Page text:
Photographer: Xaume Olleros/Bloomberg

Hong Kong Property Shares Turn Toxic as Mortgage Costs Spike

  • Gauge of real estate stocks falls most on Hang Seng Index
  • City’s key interbank rate climbs to highest since 2008

Hong Kong’s property developers are fast falling out of favor among investors as surging mortgage costs and punitive taxes threaten to choke home sales.

A gauge of real estate companies traded on the city’s stock market has tumbled 13 percent this quarter, with developers accounting for half of the biggest losers on the benchmark Hang Seng Index, which has fallen 5.3 percent. During the three-month period, a key interbank rate -- known as Hibor -- has doubled to an eight-year high, while the government also slapped a 15 percent levy on residential purchases.

With a majority of new mortgages in Hong Kong tied to Hibor, the city’s homeowners face an unfamiliar prospect -- rising loan repayment costs. The Hong Kong Monetary Authority increased its base rate for the second time in a decade on Thursday after the Federal Reserve lifted borrowing costs, while Fed officials moved their 2017 rate path projections to three hikes from two.

The International Monetary Fund warned this month that a faster pace of interest-rate increases in the U.S. could threaten Hong Kong’s economy due to stretched property valuations and high household debt with floating-rate mortgages.

The Hang Seng Properties Index plunged 2.6 percent to close at its lowest level in almost six months, with Hang Lung Properties Ltd. and New World Development Co. among the biggest losers. Link Real Estate Investment Trust slumped for a fourth day as U.S. Treasuries and China’s sovereign debt tumbled. Higher bond yields make dividend returns of REITs less attractive.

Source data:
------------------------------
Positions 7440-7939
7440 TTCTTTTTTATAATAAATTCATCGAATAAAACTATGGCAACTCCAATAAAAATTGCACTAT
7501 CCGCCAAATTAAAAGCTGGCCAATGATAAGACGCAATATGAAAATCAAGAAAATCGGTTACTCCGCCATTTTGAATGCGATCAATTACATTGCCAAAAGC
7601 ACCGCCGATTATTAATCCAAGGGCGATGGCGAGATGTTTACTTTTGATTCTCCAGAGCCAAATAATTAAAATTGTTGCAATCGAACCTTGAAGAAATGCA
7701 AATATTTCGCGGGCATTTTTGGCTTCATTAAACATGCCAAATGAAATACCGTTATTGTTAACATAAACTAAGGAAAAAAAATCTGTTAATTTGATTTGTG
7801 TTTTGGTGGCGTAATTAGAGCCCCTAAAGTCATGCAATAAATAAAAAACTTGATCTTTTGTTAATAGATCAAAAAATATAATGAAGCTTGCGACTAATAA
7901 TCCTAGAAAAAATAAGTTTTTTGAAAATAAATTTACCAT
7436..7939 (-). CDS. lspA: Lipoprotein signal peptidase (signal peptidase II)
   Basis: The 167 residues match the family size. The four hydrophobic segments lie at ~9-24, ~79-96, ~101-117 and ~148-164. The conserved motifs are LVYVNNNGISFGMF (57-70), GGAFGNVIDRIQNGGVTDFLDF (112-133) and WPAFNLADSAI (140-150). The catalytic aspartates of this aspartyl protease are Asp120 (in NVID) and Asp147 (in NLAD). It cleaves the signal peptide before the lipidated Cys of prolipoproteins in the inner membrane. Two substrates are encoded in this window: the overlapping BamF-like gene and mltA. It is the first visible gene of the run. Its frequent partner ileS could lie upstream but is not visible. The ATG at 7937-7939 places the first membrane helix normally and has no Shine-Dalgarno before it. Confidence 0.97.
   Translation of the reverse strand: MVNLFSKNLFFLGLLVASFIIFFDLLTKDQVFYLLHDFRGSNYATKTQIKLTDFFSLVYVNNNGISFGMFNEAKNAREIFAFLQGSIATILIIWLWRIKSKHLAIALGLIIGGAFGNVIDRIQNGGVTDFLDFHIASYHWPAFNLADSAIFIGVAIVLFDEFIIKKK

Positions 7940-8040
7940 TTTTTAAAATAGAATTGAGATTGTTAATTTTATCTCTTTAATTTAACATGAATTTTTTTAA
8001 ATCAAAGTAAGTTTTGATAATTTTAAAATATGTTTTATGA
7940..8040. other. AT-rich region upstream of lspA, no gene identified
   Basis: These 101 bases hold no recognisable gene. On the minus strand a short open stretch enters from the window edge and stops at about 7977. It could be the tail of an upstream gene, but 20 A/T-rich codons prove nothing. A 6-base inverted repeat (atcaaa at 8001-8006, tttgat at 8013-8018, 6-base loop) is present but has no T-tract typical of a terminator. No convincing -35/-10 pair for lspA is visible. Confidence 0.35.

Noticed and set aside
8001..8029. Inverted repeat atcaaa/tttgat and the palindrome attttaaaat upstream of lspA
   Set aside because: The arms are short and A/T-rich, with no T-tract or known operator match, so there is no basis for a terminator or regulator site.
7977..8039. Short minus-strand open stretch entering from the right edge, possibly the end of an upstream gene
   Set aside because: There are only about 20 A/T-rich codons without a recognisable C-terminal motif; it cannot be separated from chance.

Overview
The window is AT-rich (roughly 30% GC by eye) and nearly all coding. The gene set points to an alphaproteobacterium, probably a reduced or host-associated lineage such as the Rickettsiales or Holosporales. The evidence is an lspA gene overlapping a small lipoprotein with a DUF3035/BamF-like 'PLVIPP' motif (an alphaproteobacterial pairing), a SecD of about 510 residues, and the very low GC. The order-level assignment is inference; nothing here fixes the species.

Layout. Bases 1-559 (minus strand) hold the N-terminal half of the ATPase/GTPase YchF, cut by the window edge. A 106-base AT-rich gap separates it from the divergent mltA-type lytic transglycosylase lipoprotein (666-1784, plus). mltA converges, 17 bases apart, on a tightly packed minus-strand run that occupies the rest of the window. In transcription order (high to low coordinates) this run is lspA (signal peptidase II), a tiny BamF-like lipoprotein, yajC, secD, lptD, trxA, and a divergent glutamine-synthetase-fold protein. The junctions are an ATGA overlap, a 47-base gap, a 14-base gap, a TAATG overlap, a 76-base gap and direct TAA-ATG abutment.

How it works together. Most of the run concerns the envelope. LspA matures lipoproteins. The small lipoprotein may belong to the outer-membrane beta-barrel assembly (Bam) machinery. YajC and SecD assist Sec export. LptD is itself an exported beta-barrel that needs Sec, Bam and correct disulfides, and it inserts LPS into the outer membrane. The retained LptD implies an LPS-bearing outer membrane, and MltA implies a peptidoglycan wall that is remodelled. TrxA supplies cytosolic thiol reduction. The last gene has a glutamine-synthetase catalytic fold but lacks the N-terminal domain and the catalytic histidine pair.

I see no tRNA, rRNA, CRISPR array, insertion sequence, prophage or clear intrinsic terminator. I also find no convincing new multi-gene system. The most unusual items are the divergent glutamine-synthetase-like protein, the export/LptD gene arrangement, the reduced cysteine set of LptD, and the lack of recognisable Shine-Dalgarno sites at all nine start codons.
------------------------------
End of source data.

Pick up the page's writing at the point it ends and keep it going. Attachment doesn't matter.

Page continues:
Hong Kong effectively imports U.S. monetary policy thanks to a currency peg to the greenback. That meant the city enjoyed ultra-low borrowing costs since the global financial crisis, helping to fuel a 155 percent surge in home prices from the start of 2009.

Foreigner Levy

An effective tax of 30 percent on a non-resident’s home purchases also makes the city’s private real estate less attractive to mainland Chinese investors seeking dollar assets as the yuan weakens.

There is little sign of panic in the property market just yet. The Centaline gauge of secondary home prices rose 0.3 percent in the week through Dec. 4 to its highest level in 14 months. The one-month Hibor, at 0.66 percent, is still low relative to pre-2008 levels.

Still, where property stocks go, residential prices usually follow, as the chart below shows. A rally by the Hang Seng gauge of real estate shares earlier this year foreshadowed a recovery in the physical market.
 

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